Derivatives of PGF of Shifted Geometric Distribution

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Theorem

Let $X$ be a discrete random variable with the shifted geometric distribution with parameter $p$.


Then the derivatives of the PGF of $X$ with respect to $s$ are:

$\dfrac {\mathrm d^n} {\mathrm d s^n} \Pi_X \left({s}\right) = \dfrac {p q^{n - 1} \left({n - 1}\right)!} {\left({1 - q s}\right)^{n + 1} }$

where $q = 1 - p$.


Proof

The Probability Generating Function of Shifted Geometric Distribution is:

$\Pi_X \left({s}\right) = \dfrac {p s} {1 - q s}$

where $q = 1 - p$.

First we need to obtain the first derivative:

\(\displaystyle \Pi'_X \left({s}\right)\) \(=\) \(\displaystyle \frac {\mathrm d} {\mathrm d s} \left({\frac {p s} {1 - q s} }\right)\) $\quad$ $\quad$
\(\displaystyle \) \(=\) \(\displaystyle p s \frac {\mathrm d} {\mathrm d s} \left({\frac 1 {1 - q s} }\right) + \frac 1 {1 - q s} \frac {\mathrm d} {\mathrm d s} \left({p s}\right)\) $\quad$ Sum Rule for Derivatives $\quad$
\(\displaystyle \) \(=\) \(\displaystyle \frac {p q s} {\left({1 - q s}\right)^2} + \frac p {1 - q s}\) $\quad$ LHS is first derivative of PGF of Geometric Distribution $\quad$
\(\displaystyle \) \(=\) \(\displaystyle \frac {p q s + p \left({1 - q s}\right)} {\left({1 - q s}\right)^2}\) $\quad$ $\quad$
\(\displaystyle \) \(=\) \(\displaystyle \frac p {\left({1 - q s}\right)^2}\) $\quad$ after some algebra $\quad$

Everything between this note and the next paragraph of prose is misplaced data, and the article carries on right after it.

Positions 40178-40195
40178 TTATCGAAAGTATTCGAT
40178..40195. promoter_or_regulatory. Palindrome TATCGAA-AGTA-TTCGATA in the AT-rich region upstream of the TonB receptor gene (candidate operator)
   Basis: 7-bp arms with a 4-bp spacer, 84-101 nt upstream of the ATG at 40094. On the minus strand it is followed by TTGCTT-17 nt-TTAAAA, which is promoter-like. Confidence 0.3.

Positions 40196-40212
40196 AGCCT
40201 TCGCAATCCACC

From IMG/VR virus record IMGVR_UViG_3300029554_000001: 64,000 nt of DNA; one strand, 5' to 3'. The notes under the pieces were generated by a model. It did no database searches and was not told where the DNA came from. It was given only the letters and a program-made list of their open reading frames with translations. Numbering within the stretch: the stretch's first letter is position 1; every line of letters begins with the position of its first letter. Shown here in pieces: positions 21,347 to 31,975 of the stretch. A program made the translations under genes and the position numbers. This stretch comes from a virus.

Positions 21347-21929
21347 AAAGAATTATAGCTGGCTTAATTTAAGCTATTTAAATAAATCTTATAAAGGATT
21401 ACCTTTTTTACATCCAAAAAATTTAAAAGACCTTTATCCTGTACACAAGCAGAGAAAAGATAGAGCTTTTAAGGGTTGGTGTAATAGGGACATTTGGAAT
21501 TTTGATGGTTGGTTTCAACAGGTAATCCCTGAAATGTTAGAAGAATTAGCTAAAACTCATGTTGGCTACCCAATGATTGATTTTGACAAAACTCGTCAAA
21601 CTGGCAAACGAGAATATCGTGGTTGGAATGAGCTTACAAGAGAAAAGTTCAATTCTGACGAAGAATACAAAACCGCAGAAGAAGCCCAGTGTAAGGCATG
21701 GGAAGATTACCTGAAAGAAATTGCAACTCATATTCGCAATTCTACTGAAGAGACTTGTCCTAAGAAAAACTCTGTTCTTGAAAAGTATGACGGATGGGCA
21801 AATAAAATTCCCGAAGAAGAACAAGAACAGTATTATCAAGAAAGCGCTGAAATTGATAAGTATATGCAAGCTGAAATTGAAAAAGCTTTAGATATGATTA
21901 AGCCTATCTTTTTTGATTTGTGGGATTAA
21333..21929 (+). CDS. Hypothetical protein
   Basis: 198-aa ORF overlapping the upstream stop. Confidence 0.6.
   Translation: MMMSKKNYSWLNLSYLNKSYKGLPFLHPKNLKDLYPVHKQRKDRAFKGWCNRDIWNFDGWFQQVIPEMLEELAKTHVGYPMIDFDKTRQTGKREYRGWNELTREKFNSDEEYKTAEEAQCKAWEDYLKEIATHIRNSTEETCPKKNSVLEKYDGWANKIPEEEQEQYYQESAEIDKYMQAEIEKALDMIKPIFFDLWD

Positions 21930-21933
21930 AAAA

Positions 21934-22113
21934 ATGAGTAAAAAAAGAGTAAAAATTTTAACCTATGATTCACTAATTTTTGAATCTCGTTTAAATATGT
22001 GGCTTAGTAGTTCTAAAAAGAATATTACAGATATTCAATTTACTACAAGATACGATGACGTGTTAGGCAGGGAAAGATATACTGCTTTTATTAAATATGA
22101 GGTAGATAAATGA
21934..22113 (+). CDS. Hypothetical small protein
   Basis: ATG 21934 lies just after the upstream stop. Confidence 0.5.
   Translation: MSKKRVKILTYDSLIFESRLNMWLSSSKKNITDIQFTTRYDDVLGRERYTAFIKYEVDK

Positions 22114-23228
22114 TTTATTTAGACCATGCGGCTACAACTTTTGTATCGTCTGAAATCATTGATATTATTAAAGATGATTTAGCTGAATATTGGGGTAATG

From Derivatives of Function of $a x + b$:

$\dfrac {\mathrm d^n} {\mathrm d s^n} \left({f \left({1 - q s}\right)}\right) = \left({-q}\right)^n \dfrac {\mathrm d^n} {\mathrm d z^n} \left({f \left({z}\right)}\right)$

where $z = 1 - q s$.

Here we have that:

$f \left({z}\right) = p \dfrac 1 {z^2}$


From Nth Derivative of Reciprocal of Mth Power:

$\dfrac {\mathrm d^{n - 1} } {\mathrm d z^{n - 1} } \dfrac 1 {z^2} = \dfrac {\left({-1}\right)^{n - 1} 2^{\overline {n - 1} } } {z^{\left({n - 1}\right) + 2} }$

where $\overline {n-1}$ denotes the rising factorial.

Note that we consider the $n-1$th derivative because we have already taken the first one.

Also note that $2^{\overline {n - 1}} = 1^{\overline {n - 1} } = \left({n - 1}\right)!$


So putting it together:

$\dfrac {\mathrm d^n} {\mathrm d s^n} \Pi_X \left({s}\right) = p \left({-q}\right)^{n - 1} \dfrac {\left({-1}\right)^{n - 1} \left({n - 1}\right)!} {\left({1 - q s}\right)^{n + 1} }$

whence (after algebra):

$\dfrac {\mathrm d^n} {\mathrm d s^n} \Pi_X \left({s}\right) = \dfrac {p q^{n - 1} \left({n - 1}\right)!} {\left({1 - q s}\right)^{n + 1} }$

$\blacksquare$